I live in an area where there are nt too many people using sidewalks to visit, so such a walk is purely aesthetic, unfortunately.

Great place to live if you have pedestrian vsitors. That is the first requirement of my next home - we have to be able to walk somewhere from the house and enjoy that walk!


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RE: need a critical eye...Front Yard

Wow a "crappy drawing" like that drawn on the cuff, must be great at getting clients, defining to them the end product, and communicating expectations.


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RE: need a critical eye...Front Yard

Well, thankfully, the drawing is much beyond what I was struggling to put in words when I was using terms like "pulling to the right".

As I see it, the evergreen hedge would be more of a low hedge to pull the walkers toward the right--not a visual-blocking hedge--?


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RE: need a critical eye...Front Yard

It's a good start, laag. And worth ten thousand words. Amazing, the responses to your sketch vs. the responses between everyone when we were using only words.

I was thinking about this thread today while I hammered in stakes to mark a future veg. fenced garden with climbing roses at tall corner posts in our seaview weekend place, re-siting and rehammering them and moving around the yard to get a feel for what the new fenced area would be like. You are right (and the others too who mentioned it): the sense of place and imagining oneself in that defined area, make a difference. In China they'd call it feng shui but here we might say it "feels right".

This has been a most interesting thread.

Carol (who can tell the difference between "wall" and "well")


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RE: need a critical eye...Front Yard

  • Posted by mjsee Zone 7b, NC (My Page) on
    Mon, Mar 8, 10 at 9:26

See what I mean landscapenewb? One quick sketch from a talented LA (or designer!) was worth a thousand words. I still think you would do well to hire someone.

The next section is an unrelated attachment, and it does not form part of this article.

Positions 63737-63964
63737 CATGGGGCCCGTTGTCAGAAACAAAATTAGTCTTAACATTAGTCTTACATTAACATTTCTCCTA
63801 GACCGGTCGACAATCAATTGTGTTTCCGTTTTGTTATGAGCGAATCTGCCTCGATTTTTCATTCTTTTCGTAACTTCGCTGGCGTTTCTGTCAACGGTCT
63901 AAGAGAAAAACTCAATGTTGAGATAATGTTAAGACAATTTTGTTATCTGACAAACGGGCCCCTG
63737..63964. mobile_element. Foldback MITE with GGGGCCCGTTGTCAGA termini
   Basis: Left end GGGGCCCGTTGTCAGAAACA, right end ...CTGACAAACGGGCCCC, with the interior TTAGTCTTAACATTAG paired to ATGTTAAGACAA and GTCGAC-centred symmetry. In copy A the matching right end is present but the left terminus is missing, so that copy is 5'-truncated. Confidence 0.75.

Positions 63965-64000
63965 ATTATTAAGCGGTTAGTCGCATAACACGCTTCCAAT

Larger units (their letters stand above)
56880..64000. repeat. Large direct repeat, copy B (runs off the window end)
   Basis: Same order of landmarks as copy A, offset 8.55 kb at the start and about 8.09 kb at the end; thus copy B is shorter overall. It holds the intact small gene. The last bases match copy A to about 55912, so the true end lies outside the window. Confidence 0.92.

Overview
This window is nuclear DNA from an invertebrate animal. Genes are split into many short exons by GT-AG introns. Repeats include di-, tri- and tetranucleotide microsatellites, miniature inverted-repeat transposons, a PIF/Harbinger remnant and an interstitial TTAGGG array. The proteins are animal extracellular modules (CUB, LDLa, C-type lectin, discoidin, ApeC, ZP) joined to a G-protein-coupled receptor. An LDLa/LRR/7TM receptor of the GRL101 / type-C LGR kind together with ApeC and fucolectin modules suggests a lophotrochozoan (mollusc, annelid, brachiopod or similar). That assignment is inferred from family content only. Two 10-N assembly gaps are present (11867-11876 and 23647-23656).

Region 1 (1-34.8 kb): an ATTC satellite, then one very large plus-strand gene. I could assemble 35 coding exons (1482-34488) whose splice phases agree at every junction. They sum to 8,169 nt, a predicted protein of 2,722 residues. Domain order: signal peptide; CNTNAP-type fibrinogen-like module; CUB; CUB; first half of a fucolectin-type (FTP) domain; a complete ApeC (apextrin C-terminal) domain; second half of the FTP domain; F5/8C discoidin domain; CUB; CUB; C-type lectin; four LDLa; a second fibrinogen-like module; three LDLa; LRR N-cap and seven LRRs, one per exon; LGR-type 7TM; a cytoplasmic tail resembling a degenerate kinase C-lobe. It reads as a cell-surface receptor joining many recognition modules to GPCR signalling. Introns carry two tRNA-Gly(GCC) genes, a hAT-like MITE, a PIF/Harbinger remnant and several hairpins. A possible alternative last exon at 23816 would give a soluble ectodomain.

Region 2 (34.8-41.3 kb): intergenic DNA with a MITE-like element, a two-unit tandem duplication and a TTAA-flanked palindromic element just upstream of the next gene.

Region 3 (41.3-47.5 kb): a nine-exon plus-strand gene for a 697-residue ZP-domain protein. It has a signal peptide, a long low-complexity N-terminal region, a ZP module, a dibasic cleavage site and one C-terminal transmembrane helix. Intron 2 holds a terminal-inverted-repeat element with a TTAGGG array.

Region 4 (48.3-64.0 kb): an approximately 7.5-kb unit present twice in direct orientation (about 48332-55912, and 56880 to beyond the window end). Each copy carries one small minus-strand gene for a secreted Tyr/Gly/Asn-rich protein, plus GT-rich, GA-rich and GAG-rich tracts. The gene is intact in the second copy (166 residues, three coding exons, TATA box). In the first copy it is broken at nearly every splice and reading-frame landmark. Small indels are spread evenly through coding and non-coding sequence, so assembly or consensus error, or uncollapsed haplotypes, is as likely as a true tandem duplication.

I keep wishing Audric would pop in...he's always got good ideas. I've been out of the loop around here so long...is he still posting? Has he graduated yet?


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RE: need a critical eye...Front Yard

LndSCnewB, you'll have to post another computer generated house drawing of the latest suggested revisions. I can "see" the drawing in imagination, but now you have me spoiled for a high tech approach!


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RE: need a critical eye...Front Yard

Bumping this thread back to the first page for the interest of people with similar houses!

KarinL


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RE: need a critical eye...Front Yard

what program did u use to draw this?


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RE: need a critical eye...Front Yard

  • Posted by laag z6CapeCod (My Page) on
    Sun, Mar 21, 10 at 7:47

"The software is Realtime Landscaping Architect 2. Seems like one of the more pricier ones, but I borrowed a coworker's copy...so not so much."

.... from earlier in thread.


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RE: need a critical eye...Front Yard

bump--what a great thread! I put in some of the changes that laag describes in Paint.